5. Keep the payor informed when you plan to add a new service. If your surgery center plans to add a new service, you will need to negotiate a new contract to account for the new codes you'll be using. Because you won't have historical data on the new service until you start performing the cases, Mr. Epps recommends going over your plans with your insurance companies. "You can often tell them, 'We're hired a new doctor, and he specializes in this type of procedure. We're going to start this service in the next few months, and it's important that you understand our plans as a business partner even though we have no historical data'," he says. Introduce the physician to your payor contractor if possible, and present any quality data on the physician's services from his or her time at other facilities.

6. Carve out some codes and accept percent of billed charges for the rest. Health plans hate carve-outs for codes, Mr. Epps says. "The problem that health plans have with multiple carve-out codes is that it's an administrative nightmare to pay the claims," he says. If your health plan is balking at the code carve-outs you have requested, you might want to consider a simpler contract that pays based on percentage of billed charges.

Mr. Epps recommends looking at your current contract and deciding whether you have certain codes carved-out that you don't actually bill very often. "If you notice that over the last year you don't bill those codes as often, you can remove those as a carve-out," he says. "All other services might then be paid at 50-80 percent of billed charges, which still equates to a decent reimbursement level." He says you can also sometimes compare data with the health plan itself. Ask them what their data shows as your most commonly billed codes and compare with your data to see if it matches.

7. Make sure your contracts are up-to-date on the newest codes. If your contracts are five or even 10 years old, you may be billing with old codes that are outdated and have been retired, Mr. Epps says. "Make sure that your contracts are up to speed with the latest and greatest codes," he says. "You may be billing with old codes and, as a result, losing money."

8. Establish an ongoing relationship with your payor representative. A better rapport with your payor representative generally means a better annual increase and an easier negotiation process, Mr. Epps says. While you don't have to set up an annual meeting, he recommends inviting your payor contractors out for lunch every two years or so to keep up the relationship. "I'm an advocate of meeting face-to-face and talking about your goals or bringing them out to the surgery center for a meeting or to give them a tour," he says. "Relationships and networking are so key to our business that you're likely to get a higher rate if you have that relationship."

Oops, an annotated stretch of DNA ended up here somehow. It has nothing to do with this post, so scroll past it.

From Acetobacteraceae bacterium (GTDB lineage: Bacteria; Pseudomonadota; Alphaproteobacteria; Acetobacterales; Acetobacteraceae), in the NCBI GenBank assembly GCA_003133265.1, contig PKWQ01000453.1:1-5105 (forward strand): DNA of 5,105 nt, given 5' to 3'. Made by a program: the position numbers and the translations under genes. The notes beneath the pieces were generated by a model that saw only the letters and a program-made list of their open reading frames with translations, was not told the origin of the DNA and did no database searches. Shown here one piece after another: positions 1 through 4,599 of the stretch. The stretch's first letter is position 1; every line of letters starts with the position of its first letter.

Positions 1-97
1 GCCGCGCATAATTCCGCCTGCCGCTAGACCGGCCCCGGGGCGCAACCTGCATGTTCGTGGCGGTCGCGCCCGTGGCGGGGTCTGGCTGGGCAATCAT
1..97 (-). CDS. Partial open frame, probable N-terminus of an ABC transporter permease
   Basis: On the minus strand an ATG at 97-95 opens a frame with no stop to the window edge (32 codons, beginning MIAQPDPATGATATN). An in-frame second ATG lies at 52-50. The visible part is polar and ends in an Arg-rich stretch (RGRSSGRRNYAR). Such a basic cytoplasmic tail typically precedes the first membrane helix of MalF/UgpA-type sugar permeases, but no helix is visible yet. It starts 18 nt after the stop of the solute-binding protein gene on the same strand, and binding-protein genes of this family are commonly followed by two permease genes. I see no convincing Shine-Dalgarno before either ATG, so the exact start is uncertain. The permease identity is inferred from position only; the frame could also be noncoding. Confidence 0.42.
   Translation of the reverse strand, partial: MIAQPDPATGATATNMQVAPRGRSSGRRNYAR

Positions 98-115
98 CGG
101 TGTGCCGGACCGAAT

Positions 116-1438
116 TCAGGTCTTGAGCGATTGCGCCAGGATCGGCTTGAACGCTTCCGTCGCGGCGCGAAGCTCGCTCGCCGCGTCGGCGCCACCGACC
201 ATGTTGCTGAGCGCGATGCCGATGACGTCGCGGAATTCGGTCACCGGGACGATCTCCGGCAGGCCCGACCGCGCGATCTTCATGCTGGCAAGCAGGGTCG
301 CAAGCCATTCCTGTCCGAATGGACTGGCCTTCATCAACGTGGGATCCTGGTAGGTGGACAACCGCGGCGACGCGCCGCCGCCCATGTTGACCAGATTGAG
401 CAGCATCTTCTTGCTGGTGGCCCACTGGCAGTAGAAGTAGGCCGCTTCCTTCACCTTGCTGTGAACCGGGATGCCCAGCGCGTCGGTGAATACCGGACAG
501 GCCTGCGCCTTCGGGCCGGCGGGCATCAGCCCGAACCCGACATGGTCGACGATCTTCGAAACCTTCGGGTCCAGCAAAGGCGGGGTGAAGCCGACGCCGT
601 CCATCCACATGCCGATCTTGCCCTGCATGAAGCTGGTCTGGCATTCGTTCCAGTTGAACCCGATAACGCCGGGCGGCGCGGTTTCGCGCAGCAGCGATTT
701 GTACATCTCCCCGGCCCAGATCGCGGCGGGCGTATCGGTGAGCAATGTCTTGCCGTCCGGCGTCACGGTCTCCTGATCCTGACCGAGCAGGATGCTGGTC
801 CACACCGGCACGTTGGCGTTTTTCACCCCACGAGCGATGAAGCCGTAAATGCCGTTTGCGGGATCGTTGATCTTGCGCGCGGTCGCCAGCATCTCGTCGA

9. Don't accept the tactics payors use to tell you "no." Mr. Epps says there are a variety of different tactics payors will use to tell you "no" on a negotiation. You may hear things such as, "You're already at the top of our reimbursement level for ASCs" or, "Due to the current economic environment and pending healthcare reform, we're in a position where we can't do anything."

Mr. Epps says while plans will use a variety of tactics to shut you down, that doesn't mean they won't offer you an increase. "It's kind of like claims denials — there are a variety of different ways to deny claims until you fight, fight, fight and they finally pay it," he says. He says you simply have to keep pushing the value that you bring to the organization and differentiate yourself from other centers. Explain that you're not asking for an increase for all your codes, only some of them — and don't forget important codes, because the payor will not be happy if you have to come back for renegotiation.

10. Take the negotiation to your contractor's supervisor if necessary. Mr. Epps has a handy trick if your contractor isn't responding to your queries — go on LinkedIn and look up his or her boss. "I look up the VP of network management in Texas or wherever because 50-60 percent of the time, I have to escalate the negotiation to the regional manager because the contractor is not working in good faith or does not respond at all," he says. "If you don't receive a response in a few weeks, escalate it to the regional vice president and tell them you're seriously reconsidering your relationship with the health plan."